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Thomas Claiborne (1780–1856)

From Wikipedia, the free encyclopedia

Thomas Claiborne
Member of the United States House of Representatives from Tennessee's 5th congressional district
In office
March 4, 1817 – March 3, 1819
Preceded byNewton Cannon
Succeeded byNewton Cannon
Member of the Tennessee House of Representatives
In office
Personal details
Born(1780-05-17)May 17, 1780
Brunswick County, Virginia
DiedJanuary 7, 1856(1856-01-07) (aged 75)
Nashville, Tennessee
Political partyDemocratic-Republican
Spouse(s)Sarah Martin Lewis Claiborne
Professionlawyer politician

Thomas Claiborne (May 17, 1780 – January 7, 1856) was an American politician and a United States Representative for the state of Tennessee.


Claiborne was a son of Thomas Claiborne (1749-1812), a brother of John Claiborne, and born near Petersburg, Brunswick County, Virginia on May 17, 1780. He attended the common schools in Virginia.[1] He married Sarah Martin Lewis.


Claiborne served as a major on the staff of Gen. Andrew Jackson in the Creek War. He studied law and was admitted to the bar and commenced practice in Nashville, Tennessee, in 1807. As a member of Tennessee House of Representatives from 1811 to 1812, he was presiding as Speaker during the latter session. He served as a United States Marshal.[2]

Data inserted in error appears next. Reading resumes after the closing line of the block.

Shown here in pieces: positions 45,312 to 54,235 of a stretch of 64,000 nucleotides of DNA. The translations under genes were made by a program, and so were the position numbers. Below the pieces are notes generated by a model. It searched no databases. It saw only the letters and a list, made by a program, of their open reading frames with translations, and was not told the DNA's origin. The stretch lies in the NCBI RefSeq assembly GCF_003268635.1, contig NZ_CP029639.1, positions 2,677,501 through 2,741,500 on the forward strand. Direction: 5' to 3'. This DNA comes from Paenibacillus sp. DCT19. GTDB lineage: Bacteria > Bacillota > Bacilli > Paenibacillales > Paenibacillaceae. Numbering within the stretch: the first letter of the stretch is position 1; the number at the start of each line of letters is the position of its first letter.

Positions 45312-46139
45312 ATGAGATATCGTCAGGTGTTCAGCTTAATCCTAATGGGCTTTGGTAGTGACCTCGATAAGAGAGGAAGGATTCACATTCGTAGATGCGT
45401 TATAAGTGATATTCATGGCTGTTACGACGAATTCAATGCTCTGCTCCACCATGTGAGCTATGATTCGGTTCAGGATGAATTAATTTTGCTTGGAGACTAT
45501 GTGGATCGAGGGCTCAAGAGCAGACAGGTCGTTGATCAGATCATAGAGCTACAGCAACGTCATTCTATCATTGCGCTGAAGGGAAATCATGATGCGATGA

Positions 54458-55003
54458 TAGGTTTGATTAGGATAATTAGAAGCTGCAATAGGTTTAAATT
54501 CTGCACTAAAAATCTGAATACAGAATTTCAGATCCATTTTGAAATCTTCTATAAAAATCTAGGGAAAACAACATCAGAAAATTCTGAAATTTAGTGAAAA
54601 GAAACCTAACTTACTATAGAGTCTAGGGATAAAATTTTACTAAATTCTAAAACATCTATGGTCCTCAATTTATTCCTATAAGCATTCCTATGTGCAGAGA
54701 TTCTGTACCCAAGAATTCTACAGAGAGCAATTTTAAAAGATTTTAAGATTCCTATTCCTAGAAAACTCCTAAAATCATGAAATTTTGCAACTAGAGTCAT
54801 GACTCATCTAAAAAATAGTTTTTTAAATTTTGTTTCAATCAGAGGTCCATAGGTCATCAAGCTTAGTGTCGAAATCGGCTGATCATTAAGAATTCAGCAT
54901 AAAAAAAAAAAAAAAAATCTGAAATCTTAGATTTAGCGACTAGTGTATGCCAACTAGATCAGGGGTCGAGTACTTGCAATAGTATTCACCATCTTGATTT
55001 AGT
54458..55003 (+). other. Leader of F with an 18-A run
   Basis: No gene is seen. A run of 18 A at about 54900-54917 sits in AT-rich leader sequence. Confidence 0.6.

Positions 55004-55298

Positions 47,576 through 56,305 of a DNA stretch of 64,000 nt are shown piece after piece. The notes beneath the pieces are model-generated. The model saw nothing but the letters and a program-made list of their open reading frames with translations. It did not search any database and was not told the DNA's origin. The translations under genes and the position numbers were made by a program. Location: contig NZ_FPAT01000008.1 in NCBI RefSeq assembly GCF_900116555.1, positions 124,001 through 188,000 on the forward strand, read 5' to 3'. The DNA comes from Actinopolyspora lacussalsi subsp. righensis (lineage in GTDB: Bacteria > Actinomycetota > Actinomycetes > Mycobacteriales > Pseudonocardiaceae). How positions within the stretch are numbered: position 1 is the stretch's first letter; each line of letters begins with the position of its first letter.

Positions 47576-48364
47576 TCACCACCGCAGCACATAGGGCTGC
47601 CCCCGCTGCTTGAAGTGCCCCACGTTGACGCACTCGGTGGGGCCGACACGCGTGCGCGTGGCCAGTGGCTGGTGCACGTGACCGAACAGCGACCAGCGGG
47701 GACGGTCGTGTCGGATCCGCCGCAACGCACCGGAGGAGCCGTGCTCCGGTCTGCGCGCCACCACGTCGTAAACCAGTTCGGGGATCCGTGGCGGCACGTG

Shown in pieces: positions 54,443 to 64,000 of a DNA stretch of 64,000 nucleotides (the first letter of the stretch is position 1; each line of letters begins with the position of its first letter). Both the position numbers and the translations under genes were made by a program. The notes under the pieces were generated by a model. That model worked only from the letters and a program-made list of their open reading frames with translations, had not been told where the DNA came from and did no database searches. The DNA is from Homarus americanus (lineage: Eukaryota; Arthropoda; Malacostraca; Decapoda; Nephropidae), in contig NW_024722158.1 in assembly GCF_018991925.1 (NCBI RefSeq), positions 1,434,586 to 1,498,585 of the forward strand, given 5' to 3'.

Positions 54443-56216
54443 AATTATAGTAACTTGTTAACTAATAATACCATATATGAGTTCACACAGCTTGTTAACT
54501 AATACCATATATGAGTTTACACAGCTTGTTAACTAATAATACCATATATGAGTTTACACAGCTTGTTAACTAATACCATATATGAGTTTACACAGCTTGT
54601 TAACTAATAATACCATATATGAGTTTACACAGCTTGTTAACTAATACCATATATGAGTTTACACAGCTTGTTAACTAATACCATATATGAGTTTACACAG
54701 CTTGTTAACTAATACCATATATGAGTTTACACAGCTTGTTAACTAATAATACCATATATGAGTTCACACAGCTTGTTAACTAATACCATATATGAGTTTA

Elected as a Democratic-Republican to the Fifteenth Congress, Claiborne served from March 4, 1817 to March 3, 1819.[3] He also served as Mayor of Nashville in 1818.

Claiborne represented Hiram Lodge No. 7 and Cumberland Lodge No. 8, of the Free and Accepted Masons, at the formation of the Grand Lodge of Tennessee on December 27, 1813. He was chosen Most Worshipful Grand Master of Tennessee from 1813 to 1814.[4] He resumed the practice of law in Nashville.


Claiborne died on January 7, 1856, at the age of 75 years, 235 days. He is interred at Nashville City Cemetery, Nashville, Tennessee.[5]


  1. ^ "Thomas Claiborne". Biographical Directory of the United States Congress. Retrieved 14 February 2013.
  2. ^ "Thomas Claiborne". The Nashville Retrieved 14 February 2013.
  3. ^ "ThomasClaiborne". Govtrack US Congress. Retrieved 14 February 2013.
  4. ^ "Thomas Claiborne". The Grand Lodge of Tennessee Free and Accepted Masons. Archived from the original on 17 December 2010. Retrieved 14 February 2013.
  5. ^ "Thomas Claiborne". The Political Graveyard. Retrieved 14 February 2013.

External links

 This article incorporates public domain material from the Biographical Directory of the United States Congress website

U.S. House of Representatives
Preceded by
Newton Cannon
Member of the U.S. House of Representatives
from Tennessee's 3rd congressional district

Succeeded by
Newton Cannon
This page was last edited on 15 April 2019, at 07:08
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